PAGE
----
High Index Lenses vs. Polycarbonate

glasses and a pair of lenses

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Choosing the right eyeglass lens can be a stressful task. With so many options on the market, it’s hard to know which one is best for you.

We’ll take you through some of the most popular types, including hi-index lenses and polycarbonate lenses, so you can make an informed decision about which type works best for your prescription and lifestyle.

Understanding your lens options is as simple as Basic, Better, and Best.


Standard Lenses

Standard plastic is a basic lens option offered in most entry-level lens packages. This type of lens is often referred to as CR-39 plastic.

These lenses are affordable because they don’t include any extras such as scratch-resistant or ultraviolet coatings.

You can order these coatings at an additional cost – which is often recommended to make your lenses more durable and protective.

pairs of sunglasses in drawer

Though if you’re in the market for prescription sunglasses, standard plastic lenses are very easy to tint and are the best choice for lower prescriptions.

One of the biggest drawbacks to standard plastic lenses is their lens thickness. Regular CR-39 plastic tends to be 25% to 50% thicker than other lens options. That’s why regular plastic lenses are recommended for lower prescriptions, around +2.00 to -3.00 or lower.


Polycarbonate Lenses

Polycarbonate is a different type of lens material that’s thinner and lighter than regular plastic.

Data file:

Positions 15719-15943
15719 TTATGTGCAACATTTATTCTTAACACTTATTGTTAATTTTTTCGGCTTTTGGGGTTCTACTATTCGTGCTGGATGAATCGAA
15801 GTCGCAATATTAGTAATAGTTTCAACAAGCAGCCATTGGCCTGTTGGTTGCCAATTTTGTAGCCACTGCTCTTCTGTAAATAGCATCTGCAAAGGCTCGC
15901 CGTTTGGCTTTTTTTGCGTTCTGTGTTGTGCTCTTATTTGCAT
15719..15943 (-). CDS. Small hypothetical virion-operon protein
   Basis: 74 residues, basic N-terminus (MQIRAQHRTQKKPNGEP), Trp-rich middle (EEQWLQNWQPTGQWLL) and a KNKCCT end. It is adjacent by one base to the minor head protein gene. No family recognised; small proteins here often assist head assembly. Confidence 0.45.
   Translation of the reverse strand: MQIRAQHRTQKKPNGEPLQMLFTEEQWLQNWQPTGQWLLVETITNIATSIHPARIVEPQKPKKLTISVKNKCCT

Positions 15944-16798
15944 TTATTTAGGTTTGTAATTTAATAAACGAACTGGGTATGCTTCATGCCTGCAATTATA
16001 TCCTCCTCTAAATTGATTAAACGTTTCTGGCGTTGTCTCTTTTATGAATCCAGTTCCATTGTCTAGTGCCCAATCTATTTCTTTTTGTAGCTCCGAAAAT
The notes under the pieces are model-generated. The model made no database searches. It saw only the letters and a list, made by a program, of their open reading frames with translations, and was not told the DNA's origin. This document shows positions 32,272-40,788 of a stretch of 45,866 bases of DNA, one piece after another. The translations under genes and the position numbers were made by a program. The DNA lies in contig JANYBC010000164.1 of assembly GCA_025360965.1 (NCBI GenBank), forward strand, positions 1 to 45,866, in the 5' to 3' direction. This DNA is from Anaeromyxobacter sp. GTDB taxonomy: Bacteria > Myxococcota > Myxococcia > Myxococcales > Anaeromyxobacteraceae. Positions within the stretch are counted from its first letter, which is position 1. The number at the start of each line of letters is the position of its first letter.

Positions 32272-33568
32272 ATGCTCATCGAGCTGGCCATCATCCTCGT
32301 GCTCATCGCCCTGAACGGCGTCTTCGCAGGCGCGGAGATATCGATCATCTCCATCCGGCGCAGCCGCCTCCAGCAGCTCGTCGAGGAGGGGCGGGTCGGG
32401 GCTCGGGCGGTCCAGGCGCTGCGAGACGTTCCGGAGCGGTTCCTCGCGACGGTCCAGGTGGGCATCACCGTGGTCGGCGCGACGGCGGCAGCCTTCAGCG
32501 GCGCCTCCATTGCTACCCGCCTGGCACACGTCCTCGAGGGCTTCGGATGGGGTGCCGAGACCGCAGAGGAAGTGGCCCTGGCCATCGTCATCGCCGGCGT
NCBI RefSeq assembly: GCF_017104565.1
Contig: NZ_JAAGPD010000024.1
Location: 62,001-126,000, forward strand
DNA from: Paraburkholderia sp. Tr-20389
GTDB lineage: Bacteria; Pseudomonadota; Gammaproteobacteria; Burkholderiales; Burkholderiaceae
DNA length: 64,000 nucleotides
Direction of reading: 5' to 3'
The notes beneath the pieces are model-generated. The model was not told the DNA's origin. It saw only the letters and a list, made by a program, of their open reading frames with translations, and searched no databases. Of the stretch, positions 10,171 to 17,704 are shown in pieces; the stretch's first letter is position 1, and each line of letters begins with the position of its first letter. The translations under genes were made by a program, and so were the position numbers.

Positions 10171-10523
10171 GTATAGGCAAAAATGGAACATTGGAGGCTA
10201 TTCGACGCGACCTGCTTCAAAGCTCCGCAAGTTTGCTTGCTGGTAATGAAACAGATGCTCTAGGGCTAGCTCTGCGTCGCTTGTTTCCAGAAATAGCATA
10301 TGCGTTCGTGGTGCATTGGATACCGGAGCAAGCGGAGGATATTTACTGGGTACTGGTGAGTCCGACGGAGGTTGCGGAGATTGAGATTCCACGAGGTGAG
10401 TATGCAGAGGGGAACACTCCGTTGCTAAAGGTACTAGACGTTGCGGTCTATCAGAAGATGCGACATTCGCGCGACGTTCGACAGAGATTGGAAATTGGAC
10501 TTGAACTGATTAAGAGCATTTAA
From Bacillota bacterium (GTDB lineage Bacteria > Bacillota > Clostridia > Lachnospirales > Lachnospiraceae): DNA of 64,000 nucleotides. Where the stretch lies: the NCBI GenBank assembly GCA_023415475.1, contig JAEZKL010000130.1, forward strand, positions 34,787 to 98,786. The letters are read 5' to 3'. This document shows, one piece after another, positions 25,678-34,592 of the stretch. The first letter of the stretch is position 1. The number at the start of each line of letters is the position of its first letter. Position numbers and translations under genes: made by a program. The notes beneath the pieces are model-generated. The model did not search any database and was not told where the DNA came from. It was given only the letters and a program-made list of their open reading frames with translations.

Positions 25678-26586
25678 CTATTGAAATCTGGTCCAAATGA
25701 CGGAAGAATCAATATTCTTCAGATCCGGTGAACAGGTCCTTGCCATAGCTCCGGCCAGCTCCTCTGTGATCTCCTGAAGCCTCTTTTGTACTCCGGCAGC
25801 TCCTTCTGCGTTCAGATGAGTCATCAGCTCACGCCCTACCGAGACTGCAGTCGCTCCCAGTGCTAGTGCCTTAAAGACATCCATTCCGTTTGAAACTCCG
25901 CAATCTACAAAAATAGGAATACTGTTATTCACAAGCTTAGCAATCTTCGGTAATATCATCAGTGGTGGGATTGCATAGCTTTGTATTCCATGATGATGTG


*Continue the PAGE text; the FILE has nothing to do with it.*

On average, polycarbonate lenses are about 20% thinner than CR-39. One of the great things about polycarbonate is that it has ultraviolet protection built into the material.

boy and girl wearing glasses

Polycarbonate is also extremely impact-resistant and therefore always recommended for children and all forms of safety glasses. Even though the lens is very impact-resistant, the material itself is pretty soft and is prone to scratching.

The cost of polycarbonate lenses is slightly higher than regular plastic, but you should purchase a scratch-resistant coating for added protection.

On the downside, polycarbonate is not the best choice if you want to tint your lenses. They can be lightly tinted but will not accept a very dark tint color.

A polarized lens option would be better if you require full sun protection in your polycarbonate sunglasses.

Strength-wise, polycarbonate is suitable if your prescription is -3.50 or lower and no higher than +2.50. This lens type also works great for any rimless frame requiring grooved or drilled lenses.

rimless glasses and book


Hi-Index Lenses

Hi-index lenses are on the high end of the lens spectrum, both in quality and pricing. Within this group, we can also describe different tiers of hi-index as basic, better, and best.

Hi-index lenses are identified by their refractive index number. The refractive index measures how much light is bent or refracted while passing through the lens.

The higher the refractive index of a lens, the more it will bend light, resulting in better visual clarity at all distances.

An easy way to remember this: the higher the index, the thinner your lens will be.

Thin – 1.61 Hi-Index (Basic)